خواص محاسبه شدهٔ اتمی و فیزیکی[ویرایش]

اوگانسون عضوی از گروه ۱۸ است، عناصر با ظرفیت شیمیایی صفر. اعضای این گروه معمولاً نسبت به اکثر واکنش‌های شیمیایی معمول بی‌اثر هستند (برای مثال، سوختن) زیرا که لایه ظرفیت بیرونی کاملاً با هشت الکترون پر شده‌است. این منجر به انرژی پیکربندی کمینه و پایداری می‌شود که الکترون‌های بیرونی به سختی با هم پیوند دارند.[۳۹] به‌طور مشابه تصور می‌شود، اوگانسون لایه ظرفیت بیرونی پر دارد که الکترون‌های ظرفیت آن در آرایش الکترونی 7s27p6 قرار گرفته‌اند.[۱]

در نتیجه، برخی انتظار دارند اوگانسون خواصی شیمیایی و فیزیک مشابه با دیگر اعضای این گروه و در جدول تناوبی بیش از همه شبیه به گاز نجیب بالایی اش یعنی رادون، داشته باشد.[۴۰] طبق روند تناوبی انتظار می‌رود اوگانسون کمی فعالتر از رادون باشد. البته، محاسبات نظری نشان می‌دهند که کاملاً فعال است تا جایی که نمی‌توان آن را یک گاز نجیب نامید.[۴] علاوه بر فعالتر بودن نسبت به رادون، اوگانسون می‌تواند حتی فعال تر از فلروویم و کوپرنیسیم هم باشد.v علت افزایش ظاهری فعالیت شیمیایی اوگانسون نسبت به رادون بی‌ثباتی مربوط به انرژی و گسترشی شعاعی آخرین زیرلایه ی اشغال شده یا 7p است.[۱] به‌طور دقیق تر، تعاملات اسپین – مداری قابل توجه بین الکترون‌های 7p با الکترون‌های بی‌اثر 7s2، به‌طور مؤثری باعث ایجاد لایهٔ الکترونی دومی نزدیک به فلروویم و کاهش قابل ملاحظه‌ای در پایداری لایه‌های پر عنصر ۱۱۸ می‌شوند.[۱] همچنین نتیجه‌ای به دست آمده‌است در خصوص اینکه اوگانسون، برخلاف دیگر گازهای نجیب، با یک الکترون ضمن آزادسازی انرژی پیوند برقرار می‌کند – یا به عبارت دیگر الکترون خواهی مثبت را به نمایش می‌گذارد.[۴۱][۴۲]

تاکنون انتظار می‌رود اوگانسون گسترده‌ترین قطبش‌پذیری را بین تمام عناصر ماقبل خودش (دوبرابر رادون) در جدول تناوبی داشته باشد.[۱] با برونیابی از دیگر گازهای نجیب، انتظار داریم اوگانسون نقطه جوشی بین ۳۲۰ و ۳۸۰ کلوین داشته باشد[۱] که خیلی با مقادیر تخمین زده شدهٔ قبلی یعنی ۲۶۳ کلوین[۵] یا ۲۴۷ کلوین[۴۳] فاصله دارد. حتی با وجود عدم قطعیت‌های زیادی در محاسبات، خیلی بعید به نظر می‌رسد که در شرایط استاندارد یک گاز باشد،[۱] و چون محدودهٔ مایع بودن دیگر گازها خیلی کوچک است، یعنی بین ۲ تا ۹ کلوین، این عنصر در شرایط استاندارد باید جامد باشد. با این حال اگر اوگانسون در شرایط استاندارد به حالت گاز باشد، یکی از چگال‌ترین مواد گازی در شرایط استاندارد خواهد بود (حتی اگر مثل دیگر گازهای نجیب تک اتمی باشد).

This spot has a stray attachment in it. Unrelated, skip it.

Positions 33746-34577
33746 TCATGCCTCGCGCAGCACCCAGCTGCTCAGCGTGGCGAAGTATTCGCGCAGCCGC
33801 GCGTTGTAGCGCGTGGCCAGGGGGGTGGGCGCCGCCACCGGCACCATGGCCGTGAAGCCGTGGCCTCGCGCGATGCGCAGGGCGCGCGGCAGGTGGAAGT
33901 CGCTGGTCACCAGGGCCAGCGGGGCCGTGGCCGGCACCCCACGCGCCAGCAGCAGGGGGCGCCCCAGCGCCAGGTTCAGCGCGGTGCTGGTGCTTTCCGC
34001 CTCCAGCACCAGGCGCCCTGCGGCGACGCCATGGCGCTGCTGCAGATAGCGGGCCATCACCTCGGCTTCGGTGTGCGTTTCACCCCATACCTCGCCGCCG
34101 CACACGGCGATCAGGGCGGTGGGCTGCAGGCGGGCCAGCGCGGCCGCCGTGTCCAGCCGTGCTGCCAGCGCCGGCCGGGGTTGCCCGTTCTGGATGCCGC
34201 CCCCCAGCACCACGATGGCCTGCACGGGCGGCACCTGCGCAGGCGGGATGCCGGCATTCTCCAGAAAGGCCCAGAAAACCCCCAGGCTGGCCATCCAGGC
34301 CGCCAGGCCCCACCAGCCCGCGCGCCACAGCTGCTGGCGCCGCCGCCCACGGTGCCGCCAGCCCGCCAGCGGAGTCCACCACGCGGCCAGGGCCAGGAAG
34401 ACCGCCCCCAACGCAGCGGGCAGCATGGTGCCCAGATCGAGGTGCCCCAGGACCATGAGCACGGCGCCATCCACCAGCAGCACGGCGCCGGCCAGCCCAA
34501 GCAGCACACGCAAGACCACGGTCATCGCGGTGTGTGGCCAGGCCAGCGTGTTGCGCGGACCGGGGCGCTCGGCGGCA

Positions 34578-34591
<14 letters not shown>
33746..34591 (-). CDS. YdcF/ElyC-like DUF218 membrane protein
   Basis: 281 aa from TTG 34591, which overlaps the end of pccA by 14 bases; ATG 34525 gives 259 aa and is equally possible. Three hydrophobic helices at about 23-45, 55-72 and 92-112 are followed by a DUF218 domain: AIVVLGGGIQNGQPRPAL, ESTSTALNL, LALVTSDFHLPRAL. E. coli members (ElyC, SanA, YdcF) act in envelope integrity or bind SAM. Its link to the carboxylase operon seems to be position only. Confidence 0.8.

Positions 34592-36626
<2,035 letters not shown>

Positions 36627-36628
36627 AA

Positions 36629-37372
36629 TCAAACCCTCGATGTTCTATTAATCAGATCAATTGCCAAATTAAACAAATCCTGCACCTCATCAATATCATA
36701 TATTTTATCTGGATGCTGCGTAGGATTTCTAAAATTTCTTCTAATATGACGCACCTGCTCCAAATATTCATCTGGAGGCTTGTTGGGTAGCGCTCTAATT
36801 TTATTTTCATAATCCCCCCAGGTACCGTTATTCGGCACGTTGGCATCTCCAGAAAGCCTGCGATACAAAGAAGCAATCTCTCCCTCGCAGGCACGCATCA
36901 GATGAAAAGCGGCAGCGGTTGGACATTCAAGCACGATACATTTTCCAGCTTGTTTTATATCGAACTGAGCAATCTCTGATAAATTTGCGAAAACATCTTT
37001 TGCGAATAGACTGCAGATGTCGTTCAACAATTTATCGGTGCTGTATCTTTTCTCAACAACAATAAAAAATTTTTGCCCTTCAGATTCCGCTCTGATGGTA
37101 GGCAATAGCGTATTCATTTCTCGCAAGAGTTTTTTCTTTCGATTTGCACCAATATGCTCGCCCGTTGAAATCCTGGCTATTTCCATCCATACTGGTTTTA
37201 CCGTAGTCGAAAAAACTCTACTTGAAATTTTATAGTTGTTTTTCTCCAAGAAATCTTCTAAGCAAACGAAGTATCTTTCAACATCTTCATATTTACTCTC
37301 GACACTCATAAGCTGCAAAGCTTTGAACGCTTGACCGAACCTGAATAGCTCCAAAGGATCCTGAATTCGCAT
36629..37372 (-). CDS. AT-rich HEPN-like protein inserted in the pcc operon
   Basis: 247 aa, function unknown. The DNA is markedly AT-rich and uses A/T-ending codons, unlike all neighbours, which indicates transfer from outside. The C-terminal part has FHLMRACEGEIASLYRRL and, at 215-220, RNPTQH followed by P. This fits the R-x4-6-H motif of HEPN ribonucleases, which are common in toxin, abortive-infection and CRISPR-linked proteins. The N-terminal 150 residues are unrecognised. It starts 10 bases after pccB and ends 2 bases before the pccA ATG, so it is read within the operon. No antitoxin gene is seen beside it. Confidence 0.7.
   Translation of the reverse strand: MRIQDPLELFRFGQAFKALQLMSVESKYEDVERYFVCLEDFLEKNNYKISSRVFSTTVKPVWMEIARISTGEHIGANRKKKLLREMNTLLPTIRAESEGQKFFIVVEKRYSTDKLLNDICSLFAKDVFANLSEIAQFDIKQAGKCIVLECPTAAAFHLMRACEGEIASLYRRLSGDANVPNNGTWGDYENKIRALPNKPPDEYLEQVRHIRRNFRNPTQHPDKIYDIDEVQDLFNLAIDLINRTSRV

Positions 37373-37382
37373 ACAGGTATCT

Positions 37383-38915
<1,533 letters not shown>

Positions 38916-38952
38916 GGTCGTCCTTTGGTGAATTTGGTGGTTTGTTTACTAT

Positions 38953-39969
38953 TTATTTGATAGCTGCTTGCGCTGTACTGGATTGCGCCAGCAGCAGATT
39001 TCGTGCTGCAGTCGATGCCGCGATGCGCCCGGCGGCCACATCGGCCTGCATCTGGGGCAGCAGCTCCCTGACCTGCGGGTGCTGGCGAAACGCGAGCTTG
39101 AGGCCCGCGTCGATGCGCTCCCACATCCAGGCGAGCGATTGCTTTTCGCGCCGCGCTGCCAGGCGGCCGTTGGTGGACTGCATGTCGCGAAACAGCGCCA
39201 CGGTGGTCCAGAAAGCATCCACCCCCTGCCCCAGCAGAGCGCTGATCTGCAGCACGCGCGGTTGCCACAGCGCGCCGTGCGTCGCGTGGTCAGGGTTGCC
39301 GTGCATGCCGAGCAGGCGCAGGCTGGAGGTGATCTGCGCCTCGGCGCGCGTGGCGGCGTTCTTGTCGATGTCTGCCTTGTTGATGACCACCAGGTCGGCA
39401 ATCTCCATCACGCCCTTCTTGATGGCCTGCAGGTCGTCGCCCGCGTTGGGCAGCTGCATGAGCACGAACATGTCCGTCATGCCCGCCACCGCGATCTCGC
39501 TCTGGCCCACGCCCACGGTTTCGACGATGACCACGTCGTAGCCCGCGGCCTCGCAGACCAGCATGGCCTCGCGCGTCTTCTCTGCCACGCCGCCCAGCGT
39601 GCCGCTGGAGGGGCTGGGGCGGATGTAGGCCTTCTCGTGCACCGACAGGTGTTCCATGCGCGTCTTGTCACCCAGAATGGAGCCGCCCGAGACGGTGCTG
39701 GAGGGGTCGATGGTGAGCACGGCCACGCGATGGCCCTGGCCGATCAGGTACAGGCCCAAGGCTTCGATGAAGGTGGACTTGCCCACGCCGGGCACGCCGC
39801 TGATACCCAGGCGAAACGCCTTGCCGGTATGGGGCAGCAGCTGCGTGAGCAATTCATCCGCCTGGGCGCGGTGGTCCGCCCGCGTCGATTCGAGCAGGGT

به علت قطبش پذیری فوق‌العاده اش، انتظار می‌رود اوگانسون برخلاف قاعده انرژی یونش پایین (مشابه با سرب که ۷۰٪ رادون و به‌طور قابل ملاحظه‌ای از فلروویم کمتر است[۴۴]) و فاز ماده چگال استانداردی داشته باشد.[۱]

ترکیبات پیش‌بینی شده[ویرایش]

XeF4 آرایش هندسی مربعی دارد.

هیچ ترکیبی از اوگانسون تاکنون به دست نیامده، اما محاسبات روی ترکیبات نظری از ۱۹۶۴ آغاز شده‌اند.[۲۶] پیش‌بینی شده‌است که اگر انرژی یونش این عنصر به قدر کافی بالا باشد، اکسایش آن دشوار شده و در نتیجه عدد اکسایش رایج آن ۰ خواهد بود (مثل دیگر گازهای نجیب)؛[۴۵] با این حال، ظاهراً این نظریه درست‌ترین نیست.[۴۶]

محاسبات بر روی مولکول دواتمی Og2 نشانگر وجود یک پیوند تقریباً معادل با میزان محاسبه شده برای Hg2، و انرژی تفکیک پیوندی برابر 6 kJ/mol، حدوداً ۴ برابر Rn2 می‌باشند. اما چشمگیرتر آن است که طول پیوند کوتاهتری از Rn2 به میزان ۰٫۱۶ آنگستروم محاسبه شده که نشان دهندهٔ ساختار پیوند قابل ملاحظه‌ای است.[۱] از سوی دیگر، ترکیب OgH+ انرژی تفکیک پیوندی (به عبارت دیگر پروتون خواهی) کمتر از RnH+ نشان می‌دهد.[۱]

پیوند بین اوگانسون و هیدروژن در OgH بسیار شل در نظر گرفته می‌شود و می‌توان آن را به عنوان یک نیروی اصیل واندروالسی در نظر گرفت تا یک پیوند شیمیایی واقعی. در سوی دیگر، با وجود عناصر الکترونگاتیو بالا، به نظر می‌رسد اوگانسون مثلاً نسبت به کوپرنیسیم یا فلروویم ترکیباتی پایدارتری تشکیل دهد. اعداد اکسایش پایدار +۲ و +۴ برای فلوریدها در ترکیب‌های OgF2 و OgF4 پیش‌بینی شده‌اند. عدد +۶ به خاطر پیوند قوی در زیر لایهٔ 7p1/۲ پایداری کمتری دارد.[۴۶] این نتیجهٔ تعاملات مدار – اسپینی است که اوگانسون را معمولاً واکنش پذیر و فعال می‌نماید. برای مثال، نشان داده شد که واکنش اوگانسون با F2 برای تشکیل OgF2 انرژی 106 kcal/mol را از 46 kcal/mol که از این گونه تعاملات حاصل می‌شود، آزاد می‌کند. برای مقایسه، تعامل مدار – اسپینی برای مولکول مشابه RnF2 تقریباً برابر 10 kcal/mol از انرژی ساختار 49 kcal/mol است. تعامل یکسان آرایش چهاروجهی Td را برای OgF4، برخلاف آرایش هندسی مربعی D4h برای XeF4 و هم چنین RnF4 تثبیت می‌کند. پیوند Og-F به احتمال زیادی یونی باشد تا یک پیوند کووالانسی که باعث غیرفرار بودن ترکیبات OgFn شود.[۴][۴۷] انتظار می‌رود OgF2 به علت الکتروپوزیتیوی بالای اوگانسون نسبتاً یونی باشد.[۴۸] برخلاف دیگر گازهای نجیب (احتمالاً به جز زنون[۴۹][۵۰] اوگانسون به قدر کافی الکترون دهنده[۴۸] تصور می‌شد که می‌تواند پیوند Og-Cl با کلر تشکیل بدهد.[۴]